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The Sihl near Sihlbrugg
Karte Sihl.png
Physical characteristics
 • locationCanton of Schwyz, Switzerland
 • location
Limmat, City of Zürich
 • coordinates
47°22′57″N 8°32′18″E / 47.3826°N 8.5382°E / 47.3826; 8.5382Coordinates: 47°22′57″N 8°32′18″E / 47.3826°N 8.5382°E / 47.3826; 8.5382
Length73 km (45 mi)
Basin features
ProgressionLimmatAareRhineNorth Sea

The Sihl is a Swiss river that rises near the Druesberg mountain in the canton of Schwyz, and eventually flows into the Limmat in the centre of the city of Zürich. It has a length of 73 km (45 mi), including the Sihlsee reservoir, through which the river flows. Water is abstracted from the river at the Sihlsee, leading to decreased downstream water flows and a consequent reduction in water quality.[1][2]

The river flows through, or along the border of, the cantons of Schwyz, Zürich and Zug. The main settlements of the Sihl Valley are all in the canton of Zürich, and include the towns of Langnau am Albis and Adliswil, along with a south-western segment of the city of Zürich. Above Langnau am Albis, some 13 km (8.1 mi) from the confluence with the Limmat, there are no major settlements alongside the river, and only a few small villages. Whilst the town of Einsiedeln is situated close to the Sihlsee, it is actually in the valley of a tributary river, the Alp.[1]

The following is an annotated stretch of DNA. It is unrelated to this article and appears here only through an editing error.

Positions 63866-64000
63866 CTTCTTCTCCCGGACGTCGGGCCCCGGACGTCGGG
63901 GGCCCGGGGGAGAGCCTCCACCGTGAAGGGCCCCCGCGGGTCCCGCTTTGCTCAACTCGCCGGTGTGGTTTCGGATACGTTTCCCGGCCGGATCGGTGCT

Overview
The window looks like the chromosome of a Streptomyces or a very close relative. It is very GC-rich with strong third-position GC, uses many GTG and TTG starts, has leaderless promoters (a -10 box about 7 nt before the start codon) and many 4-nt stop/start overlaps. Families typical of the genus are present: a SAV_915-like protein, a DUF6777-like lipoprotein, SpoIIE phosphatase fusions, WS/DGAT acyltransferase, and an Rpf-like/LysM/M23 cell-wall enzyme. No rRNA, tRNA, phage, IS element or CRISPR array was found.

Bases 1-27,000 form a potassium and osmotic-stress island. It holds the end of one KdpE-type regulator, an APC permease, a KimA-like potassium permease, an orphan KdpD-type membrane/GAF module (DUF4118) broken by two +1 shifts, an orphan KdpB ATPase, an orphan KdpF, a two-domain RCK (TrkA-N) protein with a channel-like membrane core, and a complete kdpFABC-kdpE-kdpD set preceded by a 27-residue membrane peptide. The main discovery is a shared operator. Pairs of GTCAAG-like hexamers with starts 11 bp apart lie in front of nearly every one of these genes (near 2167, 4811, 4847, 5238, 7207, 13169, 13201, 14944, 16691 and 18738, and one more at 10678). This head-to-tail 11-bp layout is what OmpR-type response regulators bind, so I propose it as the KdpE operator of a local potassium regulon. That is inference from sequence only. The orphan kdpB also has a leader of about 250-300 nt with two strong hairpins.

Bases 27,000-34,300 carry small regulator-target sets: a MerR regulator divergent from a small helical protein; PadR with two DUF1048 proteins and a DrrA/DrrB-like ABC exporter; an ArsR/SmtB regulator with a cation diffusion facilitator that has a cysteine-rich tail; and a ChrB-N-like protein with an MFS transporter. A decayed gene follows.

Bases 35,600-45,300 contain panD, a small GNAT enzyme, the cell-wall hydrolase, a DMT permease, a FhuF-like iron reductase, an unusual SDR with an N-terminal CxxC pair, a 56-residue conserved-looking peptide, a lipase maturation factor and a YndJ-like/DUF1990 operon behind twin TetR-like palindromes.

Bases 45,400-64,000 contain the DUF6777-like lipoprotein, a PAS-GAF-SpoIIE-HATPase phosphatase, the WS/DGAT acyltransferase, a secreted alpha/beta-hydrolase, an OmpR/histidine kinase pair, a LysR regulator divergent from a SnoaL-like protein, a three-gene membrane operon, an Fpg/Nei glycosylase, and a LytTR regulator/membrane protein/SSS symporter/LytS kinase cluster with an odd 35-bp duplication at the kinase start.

The first written reference to the name dates to 1018, in the form Sylaha.[3] The name may be of Old European or Celtic origin: *Sîla ("quiet watercourse", from a root *sîl = "to trickle, wet") > Romance Sila with the addition of the Old High German element aha "flowing water".[4]

Course of the river[edit]

The Sihlsee, the upper valley of the Sihl, and the Druesberg mountain

The river rises to the north-eastern side of the Druesberg mountain, in the municipality of Unteriberg of the canton of Schwyz, and flows north to the village of Studen. Some 2 km (1.2 mi) downstream of Studen, the river enters the artificial Sihlsee reservoir at its southern end. Nearby, the Minster also flows into the Sihlsee, and was, prior to construction of the reservoir, a direct tributary of the Sihl. The Eubach, Rickentalbach and Grossbach tributary streams also flow into the Sihl via the Sihlsee.[1][2]